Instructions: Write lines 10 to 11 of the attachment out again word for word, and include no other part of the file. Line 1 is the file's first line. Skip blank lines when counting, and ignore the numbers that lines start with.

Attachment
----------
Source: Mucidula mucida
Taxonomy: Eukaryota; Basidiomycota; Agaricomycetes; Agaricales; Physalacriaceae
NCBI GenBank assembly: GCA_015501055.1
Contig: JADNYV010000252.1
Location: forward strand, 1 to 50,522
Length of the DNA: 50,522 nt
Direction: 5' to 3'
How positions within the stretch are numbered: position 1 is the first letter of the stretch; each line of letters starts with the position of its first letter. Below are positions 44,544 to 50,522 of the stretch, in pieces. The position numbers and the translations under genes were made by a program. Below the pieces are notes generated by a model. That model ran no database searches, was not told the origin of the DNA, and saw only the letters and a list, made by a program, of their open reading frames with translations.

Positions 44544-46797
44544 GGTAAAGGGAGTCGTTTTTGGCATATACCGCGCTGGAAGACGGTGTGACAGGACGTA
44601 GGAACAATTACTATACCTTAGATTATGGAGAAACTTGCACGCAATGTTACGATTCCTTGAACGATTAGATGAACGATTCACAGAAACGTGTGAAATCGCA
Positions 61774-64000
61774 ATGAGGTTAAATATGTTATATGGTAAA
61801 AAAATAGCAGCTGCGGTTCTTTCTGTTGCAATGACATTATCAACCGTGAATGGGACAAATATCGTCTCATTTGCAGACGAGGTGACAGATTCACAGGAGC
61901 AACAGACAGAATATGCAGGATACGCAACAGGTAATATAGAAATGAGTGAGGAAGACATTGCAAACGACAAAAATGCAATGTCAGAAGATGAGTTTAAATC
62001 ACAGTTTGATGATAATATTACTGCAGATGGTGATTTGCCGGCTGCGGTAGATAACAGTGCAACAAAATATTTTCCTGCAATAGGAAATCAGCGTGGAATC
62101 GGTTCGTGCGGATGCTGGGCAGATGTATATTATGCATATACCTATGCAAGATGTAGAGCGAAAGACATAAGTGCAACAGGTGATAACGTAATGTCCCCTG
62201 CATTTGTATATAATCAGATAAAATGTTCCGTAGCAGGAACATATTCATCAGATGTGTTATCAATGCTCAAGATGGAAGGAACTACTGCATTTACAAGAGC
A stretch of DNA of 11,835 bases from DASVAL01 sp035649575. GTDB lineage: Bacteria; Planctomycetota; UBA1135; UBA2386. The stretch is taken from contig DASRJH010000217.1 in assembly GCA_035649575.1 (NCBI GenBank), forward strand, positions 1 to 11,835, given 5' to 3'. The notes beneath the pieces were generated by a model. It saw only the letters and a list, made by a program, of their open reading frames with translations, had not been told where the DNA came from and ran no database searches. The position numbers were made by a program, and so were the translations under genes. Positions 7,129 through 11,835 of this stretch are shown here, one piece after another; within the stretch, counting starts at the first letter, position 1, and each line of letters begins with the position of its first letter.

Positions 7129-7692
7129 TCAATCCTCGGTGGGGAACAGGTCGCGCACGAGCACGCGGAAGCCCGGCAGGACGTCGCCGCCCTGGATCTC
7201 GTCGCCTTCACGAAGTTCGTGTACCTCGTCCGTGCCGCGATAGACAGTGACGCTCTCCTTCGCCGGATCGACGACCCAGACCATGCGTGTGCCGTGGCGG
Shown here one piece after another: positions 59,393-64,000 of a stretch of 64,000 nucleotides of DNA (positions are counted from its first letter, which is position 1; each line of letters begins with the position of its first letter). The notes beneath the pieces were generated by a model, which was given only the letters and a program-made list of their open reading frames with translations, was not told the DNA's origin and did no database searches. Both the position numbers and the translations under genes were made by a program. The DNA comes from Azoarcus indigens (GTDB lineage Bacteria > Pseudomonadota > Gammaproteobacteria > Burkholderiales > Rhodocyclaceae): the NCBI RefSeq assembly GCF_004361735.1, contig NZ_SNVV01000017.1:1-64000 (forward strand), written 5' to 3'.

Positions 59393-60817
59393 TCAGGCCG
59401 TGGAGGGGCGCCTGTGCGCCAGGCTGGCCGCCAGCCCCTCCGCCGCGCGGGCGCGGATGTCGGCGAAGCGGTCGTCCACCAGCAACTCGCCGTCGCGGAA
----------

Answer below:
44544 GGTAAAGGGAGTCGTTTTTGGCATATACCGCGCTGGAAGACGGTGTGACAGGACGTA
44601 GGAACAATTACTATACCTTAGATTATGGAGAAACTTGCACGCAATGTTACGATTCCTTGAACGATTAGATGAACGATTCACAGAAACGTGTGAAATCGCA